The Week Ahead: Don't Skip Steps On Escalation Ladders

The drop in US yields and disappointing economic data weighed on sentiment and the dollar last week. Even weakness in equities, which had seemed to lend the greenback support, failed to do so at the end of last week. With the real Fed funds rate (adjusted for inflation) below zero, employment at 50-year lows, and some fiscal stimulus still in the pipeline, the doom and gloom cant of a recession next year seems misplaced. 

We too, have been tracking late-cycle economic behavior, including weakness in the interest rate sensitive sectors, like housing, the 12-month moving average of non-farm payrolls peaked a couple of years ago, and some elevated measures of debt-stress. Moreover, the large dollop of fiscal stimulus, which by some metrics was bigger than what was provided during the global financial crisis a decade ago, goosed the economy and there was little doubt that the 4.2% annualized pace of growth in Q2 was an anomaly and most certainly ought not to be used as a benchmark. 

Similarly, the fact that job growth this year is averaging better than last year may have lulled some into complacency from which they are over-reacting. The synchronized global expansion has been replaced with a synchronized downturn. Next week's US data, including retail sales and manufacturing production, are expected to show an economy that is still expanding above what the Fed understands to be the long-term growth potential (given demographics and productivity), which is a little below 2.0%.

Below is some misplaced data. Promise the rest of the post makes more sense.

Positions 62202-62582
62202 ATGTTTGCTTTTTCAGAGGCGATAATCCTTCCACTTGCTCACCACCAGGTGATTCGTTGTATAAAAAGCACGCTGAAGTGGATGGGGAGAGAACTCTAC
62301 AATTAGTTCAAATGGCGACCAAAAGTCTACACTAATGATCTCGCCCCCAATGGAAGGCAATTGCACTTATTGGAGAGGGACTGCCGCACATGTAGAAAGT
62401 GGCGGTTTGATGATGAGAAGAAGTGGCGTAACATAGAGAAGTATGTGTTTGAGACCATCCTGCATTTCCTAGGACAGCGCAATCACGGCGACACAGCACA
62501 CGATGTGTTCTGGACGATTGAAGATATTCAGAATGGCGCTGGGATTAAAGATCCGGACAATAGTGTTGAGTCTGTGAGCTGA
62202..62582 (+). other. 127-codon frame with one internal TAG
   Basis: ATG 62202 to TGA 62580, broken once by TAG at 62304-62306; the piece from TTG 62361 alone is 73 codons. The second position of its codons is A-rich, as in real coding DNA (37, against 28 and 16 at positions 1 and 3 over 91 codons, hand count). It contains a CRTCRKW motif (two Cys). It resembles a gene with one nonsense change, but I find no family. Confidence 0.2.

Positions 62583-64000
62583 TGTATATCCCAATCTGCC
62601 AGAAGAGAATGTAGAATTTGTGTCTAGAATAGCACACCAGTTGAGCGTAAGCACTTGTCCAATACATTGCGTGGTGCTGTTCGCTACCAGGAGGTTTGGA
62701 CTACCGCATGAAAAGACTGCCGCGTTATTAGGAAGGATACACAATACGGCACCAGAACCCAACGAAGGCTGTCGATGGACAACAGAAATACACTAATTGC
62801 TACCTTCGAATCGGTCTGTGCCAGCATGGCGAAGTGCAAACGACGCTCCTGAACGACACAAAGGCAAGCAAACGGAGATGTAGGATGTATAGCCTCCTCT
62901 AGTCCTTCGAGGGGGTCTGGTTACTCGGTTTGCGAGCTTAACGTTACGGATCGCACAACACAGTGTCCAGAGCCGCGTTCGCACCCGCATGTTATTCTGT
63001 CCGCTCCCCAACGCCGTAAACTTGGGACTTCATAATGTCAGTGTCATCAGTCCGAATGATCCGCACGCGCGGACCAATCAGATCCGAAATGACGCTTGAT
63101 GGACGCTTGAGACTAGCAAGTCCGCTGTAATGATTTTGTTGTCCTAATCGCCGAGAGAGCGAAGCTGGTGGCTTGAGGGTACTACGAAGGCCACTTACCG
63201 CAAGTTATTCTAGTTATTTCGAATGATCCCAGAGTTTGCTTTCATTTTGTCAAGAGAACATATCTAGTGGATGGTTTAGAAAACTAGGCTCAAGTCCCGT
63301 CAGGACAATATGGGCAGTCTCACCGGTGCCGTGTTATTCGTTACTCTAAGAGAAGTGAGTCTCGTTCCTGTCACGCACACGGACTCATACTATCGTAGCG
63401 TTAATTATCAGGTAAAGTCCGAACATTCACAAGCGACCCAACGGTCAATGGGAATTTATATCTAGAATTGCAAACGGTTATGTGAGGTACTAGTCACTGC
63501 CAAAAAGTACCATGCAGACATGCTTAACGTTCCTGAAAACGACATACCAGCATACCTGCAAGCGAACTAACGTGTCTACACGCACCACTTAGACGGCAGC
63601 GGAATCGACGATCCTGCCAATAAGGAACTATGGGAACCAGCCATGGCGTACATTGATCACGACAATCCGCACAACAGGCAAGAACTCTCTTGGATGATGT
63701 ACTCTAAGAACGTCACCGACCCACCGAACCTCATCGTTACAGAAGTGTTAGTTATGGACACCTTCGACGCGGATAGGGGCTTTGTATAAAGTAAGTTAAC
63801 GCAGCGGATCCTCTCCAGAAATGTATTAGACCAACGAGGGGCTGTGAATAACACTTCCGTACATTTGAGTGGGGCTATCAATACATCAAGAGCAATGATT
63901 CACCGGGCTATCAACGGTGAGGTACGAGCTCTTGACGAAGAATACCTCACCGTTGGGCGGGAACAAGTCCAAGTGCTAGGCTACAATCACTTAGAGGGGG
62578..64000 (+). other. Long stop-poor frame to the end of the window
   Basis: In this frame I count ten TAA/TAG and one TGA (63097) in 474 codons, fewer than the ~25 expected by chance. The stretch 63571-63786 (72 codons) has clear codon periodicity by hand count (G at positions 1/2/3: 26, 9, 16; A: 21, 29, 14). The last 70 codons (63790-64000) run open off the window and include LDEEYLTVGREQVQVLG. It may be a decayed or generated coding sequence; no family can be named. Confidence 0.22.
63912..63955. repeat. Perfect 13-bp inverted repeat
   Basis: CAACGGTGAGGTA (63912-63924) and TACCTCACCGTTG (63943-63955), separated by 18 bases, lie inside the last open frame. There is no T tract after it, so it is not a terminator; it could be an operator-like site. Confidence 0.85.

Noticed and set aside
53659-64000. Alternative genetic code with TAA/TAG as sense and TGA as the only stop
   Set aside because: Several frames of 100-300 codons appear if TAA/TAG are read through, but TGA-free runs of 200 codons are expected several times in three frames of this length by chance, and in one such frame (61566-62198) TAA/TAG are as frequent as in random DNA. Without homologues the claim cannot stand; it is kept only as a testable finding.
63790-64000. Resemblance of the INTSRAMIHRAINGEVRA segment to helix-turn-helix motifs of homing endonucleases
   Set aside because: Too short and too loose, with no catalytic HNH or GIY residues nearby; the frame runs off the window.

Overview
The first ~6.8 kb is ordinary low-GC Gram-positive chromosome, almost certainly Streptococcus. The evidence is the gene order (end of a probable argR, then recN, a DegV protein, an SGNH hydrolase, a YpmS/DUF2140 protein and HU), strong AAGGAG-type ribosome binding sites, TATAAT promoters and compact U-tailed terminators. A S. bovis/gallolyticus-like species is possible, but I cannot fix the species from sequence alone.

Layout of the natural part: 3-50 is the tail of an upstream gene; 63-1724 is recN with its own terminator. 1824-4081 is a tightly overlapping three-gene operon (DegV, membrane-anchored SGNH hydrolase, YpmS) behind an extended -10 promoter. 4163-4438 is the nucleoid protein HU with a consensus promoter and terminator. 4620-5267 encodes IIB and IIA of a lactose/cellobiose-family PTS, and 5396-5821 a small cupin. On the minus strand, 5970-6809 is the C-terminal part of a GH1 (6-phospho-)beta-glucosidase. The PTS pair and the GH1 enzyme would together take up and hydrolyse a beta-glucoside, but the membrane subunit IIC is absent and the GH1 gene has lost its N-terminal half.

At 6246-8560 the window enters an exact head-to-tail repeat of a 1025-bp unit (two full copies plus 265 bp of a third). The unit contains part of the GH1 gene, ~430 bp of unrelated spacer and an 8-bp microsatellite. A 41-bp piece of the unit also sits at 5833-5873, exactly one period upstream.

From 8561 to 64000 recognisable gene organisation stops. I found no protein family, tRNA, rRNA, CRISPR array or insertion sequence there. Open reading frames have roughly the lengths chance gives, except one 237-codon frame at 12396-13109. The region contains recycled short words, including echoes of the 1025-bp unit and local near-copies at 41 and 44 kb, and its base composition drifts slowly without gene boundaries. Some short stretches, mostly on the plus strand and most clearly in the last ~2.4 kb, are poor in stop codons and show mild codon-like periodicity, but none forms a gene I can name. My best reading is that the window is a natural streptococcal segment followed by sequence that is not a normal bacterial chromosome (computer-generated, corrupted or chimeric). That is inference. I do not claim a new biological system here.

Fed Chairman Powell's assessment, shared less than 24 hours before the November employment report, that the "labor market was very strong by many measures" and that the economy was "performing well overall" is anchored into a larger view. It will not be challenged by the fact that a statistically noisy and volatile report, that is subject to revisions, disappointed median forecasts.

It is going to take more than a week to assess what the US and China agreed to at the G20 meeting. There was not a joint statement. Each side claimed somewhat different takeaways. Yet each did seem to recognize some period that results are important. Chinese statements have not specified the period. The US has indicated 90 days for an escalation freeze. The US President and his top economic adviser disagreed on when the 90-day period begins. Of course, it must be immediately. Otherwise, there is no agreement this month, and ostensibly Trump could start the process toward making good his threat to slap a new tariff on the remaining $265 billion or so of Chinese goods the US imports.

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Read more by Marc on his site Marc to Market.

Disclaimer: Opinions expressed are solely of the author’s, based on current ...

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